Resilient BAA grows traffic, cuts queues and gets bags back quicker

Resilient BAA grows traffic, cuts queues and gets bags back quicker

Passenger traffic at Heathrow grew 4.3 percent during November against the same month last year, leading to a fifth consecutive record month.

For the first nine months of 2010 Heathrow passengers passed through security in less than five minutes 97.9 percent of the time.

In October, baggage arrived on carousels on average 34 minutes after the plane touched down. This is one minute ahead of our target of 35 minutes, and three minutes quicker than our 2009 figure of 37 minutes.

Colin Matthews, chief executive of BAA, said:

“It has been a tough month for passengers with the worst snow for decades but people understand that safety comes first.  We have invested in winter preparations and have worked around the clock to keep our airports running.  But it is not just about clearing snow, it’s also about landing and take-off rates and weather at destination airports.  Heathrow and Stansted have remained open throughout, but elsewhere and across Europe some airport closures were inevitable.

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“Despite a further increase in passengers at Heathrow we have kept queues¹ down, returned people’s bags quicker² and improved passengers’ journeys.

“Heathrow’s £5 billion investment programme continues, modernising Terminal 3 and building a brand new Terminal 2 - the biggest private development in the country. We have a long way to go but real progress has been made in cutting queues, improving service and upgrading the older terminals.

“Airlines are benefiting from the improving economic climate and from having fuller aircraft, allowing us to make better use of the scarce resources we have at Heathrow. We’re adjusting our landing charges to further incentivise greener, more efficient aircraft to benefit the industry, passengers and local community.

“On-going strong performance at Heathrow shows that the global recovery continues as we head towards Christmas and into the New Year.”

The aviation industry has continued its efficiency drive with a continuing rise in load factors – showing how full planes are – at Heathrow (up 1.0 percent) to 71.7 percent and at group level (up 1.3 percent) to 72.1 percent.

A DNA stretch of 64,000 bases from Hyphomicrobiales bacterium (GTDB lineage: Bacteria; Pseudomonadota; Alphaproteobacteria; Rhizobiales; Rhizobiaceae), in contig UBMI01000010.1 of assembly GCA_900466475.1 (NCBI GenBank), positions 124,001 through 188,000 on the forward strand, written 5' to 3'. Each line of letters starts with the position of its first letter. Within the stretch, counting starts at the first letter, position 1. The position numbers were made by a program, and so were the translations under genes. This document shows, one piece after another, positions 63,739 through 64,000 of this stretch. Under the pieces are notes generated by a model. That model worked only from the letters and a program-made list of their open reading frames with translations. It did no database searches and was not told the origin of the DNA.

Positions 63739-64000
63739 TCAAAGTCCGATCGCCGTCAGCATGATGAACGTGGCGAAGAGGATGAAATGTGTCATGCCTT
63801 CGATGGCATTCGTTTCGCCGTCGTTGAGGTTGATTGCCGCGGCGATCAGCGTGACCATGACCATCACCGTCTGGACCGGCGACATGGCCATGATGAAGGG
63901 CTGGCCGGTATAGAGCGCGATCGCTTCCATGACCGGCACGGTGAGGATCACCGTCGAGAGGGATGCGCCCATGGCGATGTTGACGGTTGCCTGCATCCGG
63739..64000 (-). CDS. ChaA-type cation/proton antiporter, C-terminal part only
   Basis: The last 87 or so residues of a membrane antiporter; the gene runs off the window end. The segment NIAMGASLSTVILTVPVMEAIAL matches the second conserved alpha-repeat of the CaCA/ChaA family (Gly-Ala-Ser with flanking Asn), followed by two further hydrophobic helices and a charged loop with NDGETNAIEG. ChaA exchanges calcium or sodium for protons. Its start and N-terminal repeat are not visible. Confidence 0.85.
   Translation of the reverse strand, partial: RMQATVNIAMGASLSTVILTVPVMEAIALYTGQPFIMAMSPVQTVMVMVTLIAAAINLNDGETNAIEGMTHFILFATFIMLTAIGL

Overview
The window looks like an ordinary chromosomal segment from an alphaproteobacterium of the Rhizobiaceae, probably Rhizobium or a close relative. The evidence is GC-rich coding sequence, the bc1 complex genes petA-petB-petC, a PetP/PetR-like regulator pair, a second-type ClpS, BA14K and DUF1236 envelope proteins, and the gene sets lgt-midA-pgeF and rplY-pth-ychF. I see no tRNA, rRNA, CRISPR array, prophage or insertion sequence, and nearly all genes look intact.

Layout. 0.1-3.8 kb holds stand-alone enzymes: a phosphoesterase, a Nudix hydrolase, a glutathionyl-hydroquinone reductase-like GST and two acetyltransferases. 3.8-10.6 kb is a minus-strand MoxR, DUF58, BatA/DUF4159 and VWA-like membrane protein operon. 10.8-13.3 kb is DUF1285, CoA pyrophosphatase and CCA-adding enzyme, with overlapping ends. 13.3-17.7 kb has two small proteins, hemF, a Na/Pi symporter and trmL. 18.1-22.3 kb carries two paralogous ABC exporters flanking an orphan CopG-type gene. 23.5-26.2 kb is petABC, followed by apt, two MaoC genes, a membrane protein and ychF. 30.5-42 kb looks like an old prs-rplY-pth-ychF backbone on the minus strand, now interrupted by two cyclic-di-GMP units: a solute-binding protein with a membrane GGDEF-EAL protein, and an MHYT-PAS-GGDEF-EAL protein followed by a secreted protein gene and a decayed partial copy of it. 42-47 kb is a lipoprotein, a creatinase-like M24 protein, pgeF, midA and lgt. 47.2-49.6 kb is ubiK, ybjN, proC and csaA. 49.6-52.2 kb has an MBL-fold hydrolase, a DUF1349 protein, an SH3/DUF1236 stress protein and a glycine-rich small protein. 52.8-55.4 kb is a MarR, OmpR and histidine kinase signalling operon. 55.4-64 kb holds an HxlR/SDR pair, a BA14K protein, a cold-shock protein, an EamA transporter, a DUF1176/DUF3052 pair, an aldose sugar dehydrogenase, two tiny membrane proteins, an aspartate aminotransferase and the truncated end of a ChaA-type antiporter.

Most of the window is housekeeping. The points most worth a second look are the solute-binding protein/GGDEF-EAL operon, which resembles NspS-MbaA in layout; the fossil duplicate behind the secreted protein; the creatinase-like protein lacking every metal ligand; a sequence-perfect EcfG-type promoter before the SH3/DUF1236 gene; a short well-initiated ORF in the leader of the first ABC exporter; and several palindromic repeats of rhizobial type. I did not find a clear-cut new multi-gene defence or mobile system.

However, fog, snow and strong winds across the UK and Northern Europe hit passenger numbers by around 130,000 across BAA’s six airports. Without the bad weather, the underlying result would have been an increase of 2.7 percent.

At Heathrow, domestic traffic was up 3.2 percent, while European scheduled traffic rose 7.5 percent. North Atlantic services carried 4.4 percent more passengers and other long haul routes recorded a collective increase of 2.1 percent. China (including Hong Kong) rose by 9.7 percent and India increased 5.3 percent, reflecting how important these links are to securing the UK’s economic future.

As a whole, BAA’s airports handled 7.9 million passengers during November, up 1.0 percent compared with the same period last year. Domestic traffic was the only major market to see a decrease, down 3.6 percent due mainly to weather disruption.

A reduction in low-cost airline capacity was the main factor behind the drop of 7.6 percent at Stansted, while at Southampton most of the 3.2 percent decrease can be attributed to the adverse weather late in the month.

Without the severe weather in Scotland and elsewhere, Glasgow would have reached last year’s November total.  However, as a result of the snow, volumes fell by 0.8 percent.  Snow disruption was worst in the east of Scotland, and Edinburgh (down 3.9 percent) lost at least 50,000 passengers while Aberdeen (down 1.9 percent) lost around 15,000.

Cargo tonnage at Heathrow rose by 3.7 percent and for the group as a whole it was up by 2.8 percent, indicating that the global economic recovery is continuing as retailers ready their warehouses and stores for the Christmas rush.

Heathrow’s resilience in performing well despite the poor weather shows how well prepared it has been and also reflects strong demand for long-haul travel.  Because business travellers make up a third of its passengers, with more than half living outside the UK, Heathrow is less reliant on the British consumer sector and performs in line with the broader international economic environment and UK export sector which continues to improve.

Conversely, the recovery in leisure traffic elsewhere has remained subdued, in part because of carriers relocating to foreign bases.